Secondly, if a -general purpose compression routine is used for font compression, this technology can also be used to further compress other page elements such as image data and style sheet information.
Finally, the target hardware platform for most of this compression is to support 14.4 modem connections. Most 14.4 modems support hardware assisted data compression of all information going across the line. The resulting sizes of sub-setted and compressed font going across the wire will be little different from a font that is only sub-setted.
In order to support the request, transmission, installation, and rendering of type in a system which is somewhat distinct from the operating environment, work needs to be completed on several components. Below is a summary of these work areas with some detail to potential areas of overlap and error.
There have been several proposals for the actual tagging structure within HTML for requesting fonts. The best news on the tagging front is that no single vendor seems to be garnering support for a specific tagging structure that can be used as a divisive lever for text superiority. HP is proposing that trademark non-specific PANOSE numbering or some similar scheme be used in addition to the font name for better portability and rendering.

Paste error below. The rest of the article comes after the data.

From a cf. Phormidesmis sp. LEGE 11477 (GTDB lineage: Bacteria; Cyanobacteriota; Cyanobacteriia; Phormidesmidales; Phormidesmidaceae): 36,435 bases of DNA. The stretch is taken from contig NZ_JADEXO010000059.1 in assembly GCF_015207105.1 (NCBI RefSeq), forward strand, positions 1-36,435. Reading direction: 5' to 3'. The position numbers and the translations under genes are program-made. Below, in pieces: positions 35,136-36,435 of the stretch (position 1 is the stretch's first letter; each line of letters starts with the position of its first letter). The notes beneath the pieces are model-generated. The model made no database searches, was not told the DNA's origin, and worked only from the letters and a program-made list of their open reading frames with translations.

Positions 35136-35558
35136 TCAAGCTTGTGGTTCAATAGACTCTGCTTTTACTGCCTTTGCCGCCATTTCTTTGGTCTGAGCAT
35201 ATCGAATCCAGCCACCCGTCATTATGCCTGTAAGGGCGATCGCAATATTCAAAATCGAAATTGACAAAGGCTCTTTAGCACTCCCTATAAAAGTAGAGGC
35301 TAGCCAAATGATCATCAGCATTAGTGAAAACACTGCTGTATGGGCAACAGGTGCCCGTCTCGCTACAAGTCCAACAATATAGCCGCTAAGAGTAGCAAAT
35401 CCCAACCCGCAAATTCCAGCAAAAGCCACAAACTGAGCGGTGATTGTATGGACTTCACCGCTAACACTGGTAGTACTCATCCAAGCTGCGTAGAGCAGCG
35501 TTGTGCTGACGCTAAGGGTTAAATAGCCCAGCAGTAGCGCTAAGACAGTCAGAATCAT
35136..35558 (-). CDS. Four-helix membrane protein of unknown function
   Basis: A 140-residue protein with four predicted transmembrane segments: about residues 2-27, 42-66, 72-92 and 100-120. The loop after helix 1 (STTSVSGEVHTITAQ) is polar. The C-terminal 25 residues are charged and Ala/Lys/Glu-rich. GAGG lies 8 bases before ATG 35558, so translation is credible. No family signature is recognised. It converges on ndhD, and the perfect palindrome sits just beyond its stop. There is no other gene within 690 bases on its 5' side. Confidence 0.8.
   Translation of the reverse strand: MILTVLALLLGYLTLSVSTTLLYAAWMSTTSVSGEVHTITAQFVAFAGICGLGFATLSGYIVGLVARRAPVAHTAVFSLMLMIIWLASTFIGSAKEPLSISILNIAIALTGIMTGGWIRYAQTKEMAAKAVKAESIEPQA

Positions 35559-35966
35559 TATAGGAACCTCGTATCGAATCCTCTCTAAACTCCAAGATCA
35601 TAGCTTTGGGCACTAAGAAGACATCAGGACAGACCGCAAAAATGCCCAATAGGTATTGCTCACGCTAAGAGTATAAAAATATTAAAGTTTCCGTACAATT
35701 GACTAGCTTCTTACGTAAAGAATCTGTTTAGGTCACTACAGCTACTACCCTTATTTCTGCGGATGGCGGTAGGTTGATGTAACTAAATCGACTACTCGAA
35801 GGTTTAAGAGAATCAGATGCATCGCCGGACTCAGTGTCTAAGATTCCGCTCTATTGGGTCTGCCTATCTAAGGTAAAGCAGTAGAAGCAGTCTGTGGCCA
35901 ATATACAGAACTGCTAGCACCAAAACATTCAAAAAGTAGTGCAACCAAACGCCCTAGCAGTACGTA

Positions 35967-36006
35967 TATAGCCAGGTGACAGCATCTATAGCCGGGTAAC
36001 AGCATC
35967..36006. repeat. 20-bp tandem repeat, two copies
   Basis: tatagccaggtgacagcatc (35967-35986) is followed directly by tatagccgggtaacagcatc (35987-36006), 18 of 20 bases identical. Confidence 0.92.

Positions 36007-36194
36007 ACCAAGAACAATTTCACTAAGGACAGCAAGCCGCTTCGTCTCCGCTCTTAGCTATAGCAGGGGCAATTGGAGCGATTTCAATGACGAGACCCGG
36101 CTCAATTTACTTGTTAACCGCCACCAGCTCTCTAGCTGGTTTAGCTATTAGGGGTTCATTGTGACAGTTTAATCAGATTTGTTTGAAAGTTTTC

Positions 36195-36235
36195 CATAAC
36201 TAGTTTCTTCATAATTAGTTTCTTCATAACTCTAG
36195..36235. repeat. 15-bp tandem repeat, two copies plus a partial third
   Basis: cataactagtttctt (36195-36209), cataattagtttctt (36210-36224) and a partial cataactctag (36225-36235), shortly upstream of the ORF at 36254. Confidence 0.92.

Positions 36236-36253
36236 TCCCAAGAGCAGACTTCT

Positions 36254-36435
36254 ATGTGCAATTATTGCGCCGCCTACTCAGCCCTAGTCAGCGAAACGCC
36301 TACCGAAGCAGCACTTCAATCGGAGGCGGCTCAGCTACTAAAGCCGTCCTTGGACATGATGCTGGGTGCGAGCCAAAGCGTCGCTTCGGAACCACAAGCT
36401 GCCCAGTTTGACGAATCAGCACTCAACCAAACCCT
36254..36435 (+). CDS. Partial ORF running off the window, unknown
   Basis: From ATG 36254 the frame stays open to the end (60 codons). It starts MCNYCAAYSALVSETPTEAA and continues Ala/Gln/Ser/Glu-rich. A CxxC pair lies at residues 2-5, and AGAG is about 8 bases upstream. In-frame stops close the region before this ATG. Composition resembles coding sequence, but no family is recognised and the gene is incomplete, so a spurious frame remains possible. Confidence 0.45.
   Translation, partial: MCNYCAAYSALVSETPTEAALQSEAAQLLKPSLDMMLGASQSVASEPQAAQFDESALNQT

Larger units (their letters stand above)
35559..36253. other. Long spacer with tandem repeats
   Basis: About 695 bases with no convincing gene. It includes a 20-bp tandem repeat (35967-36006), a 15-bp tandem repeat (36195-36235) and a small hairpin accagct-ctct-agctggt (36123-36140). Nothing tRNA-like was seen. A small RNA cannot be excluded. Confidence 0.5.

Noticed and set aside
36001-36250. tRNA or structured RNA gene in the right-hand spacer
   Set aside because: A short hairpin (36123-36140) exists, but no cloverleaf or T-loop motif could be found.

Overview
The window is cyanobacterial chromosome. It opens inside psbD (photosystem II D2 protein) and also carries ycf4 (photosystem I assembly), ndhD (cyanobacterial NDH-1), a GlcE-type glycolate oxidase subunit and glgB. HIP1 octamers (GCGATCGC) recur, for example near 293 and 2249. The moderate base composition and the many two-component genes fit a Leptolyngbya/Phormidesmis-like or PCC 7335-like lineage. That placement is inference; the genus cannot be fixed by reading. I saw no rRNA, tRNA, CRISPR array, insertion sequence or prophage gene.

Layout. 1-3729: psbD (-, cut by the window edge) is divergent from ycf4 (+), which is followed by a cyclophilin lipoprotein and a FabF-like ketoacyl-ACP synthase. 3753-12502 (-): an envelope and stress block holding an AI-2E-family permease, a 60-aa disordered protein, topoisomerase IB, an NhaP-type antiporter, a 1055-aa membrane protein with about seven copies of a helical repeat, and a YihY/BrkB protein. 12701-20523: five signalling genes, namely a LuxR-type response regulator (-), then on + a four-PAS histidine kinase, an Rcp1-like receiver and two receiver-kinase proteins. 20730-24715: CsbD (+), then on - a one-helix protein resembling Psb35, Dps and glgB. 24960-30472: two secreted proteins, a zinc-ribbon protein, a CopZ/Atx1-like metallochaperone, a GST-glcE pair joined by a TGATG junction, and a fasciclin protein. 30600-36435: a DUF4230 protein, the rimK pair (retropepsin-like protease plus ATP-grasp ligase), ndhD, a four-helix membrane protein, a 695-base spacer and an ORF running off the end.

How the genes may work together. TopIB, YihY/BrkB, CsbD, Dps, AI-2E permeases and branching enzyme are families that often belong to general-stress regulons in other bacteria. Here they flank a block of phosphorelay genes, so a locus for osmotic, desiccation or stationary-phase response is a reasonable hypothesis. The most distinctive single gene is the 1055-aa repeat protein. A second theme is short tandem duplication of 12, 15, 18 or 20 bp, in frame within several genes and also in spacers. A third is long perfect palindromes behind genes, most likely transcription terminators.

In addition to the name tagging it is recommended that the tag structure follow as closely as possible the type specification process used in the publishing fields. This includes actual point size specification and individual names for styled variants within a font family rather than style bits and overly generalized weight classes.
Web Font Manager is the term I use to encompass the umbrella architecture within a Browser for receiving, decompressing, and installing either TrueType or Type 1 files. This code should present an API that is compatible with the font tagging scheme as well as a mechanism to install the resulting typeface. The actual interface to the Browser code will likely need to be modified to be compatible with the various Browsers available.
In addition to supporting the new font tags that reference the desired font file, the Browser could support the notion of a presentation font versus an authoring font. In this case the font would be loaded as a resource to the Browser rather than installed as a system level resource.
For most of the recommendations presented here the operating system need not be modified or extended. This is a goodness. On the other hand, were there application level support for presentation fonts in the operating system a significant burden for font management would be removed from the Browser. Over time, as more applications in addition to Browers start to display rich content from remote sites the issue of font transmission and distribution will become an issue that may well be best handled by the operating system.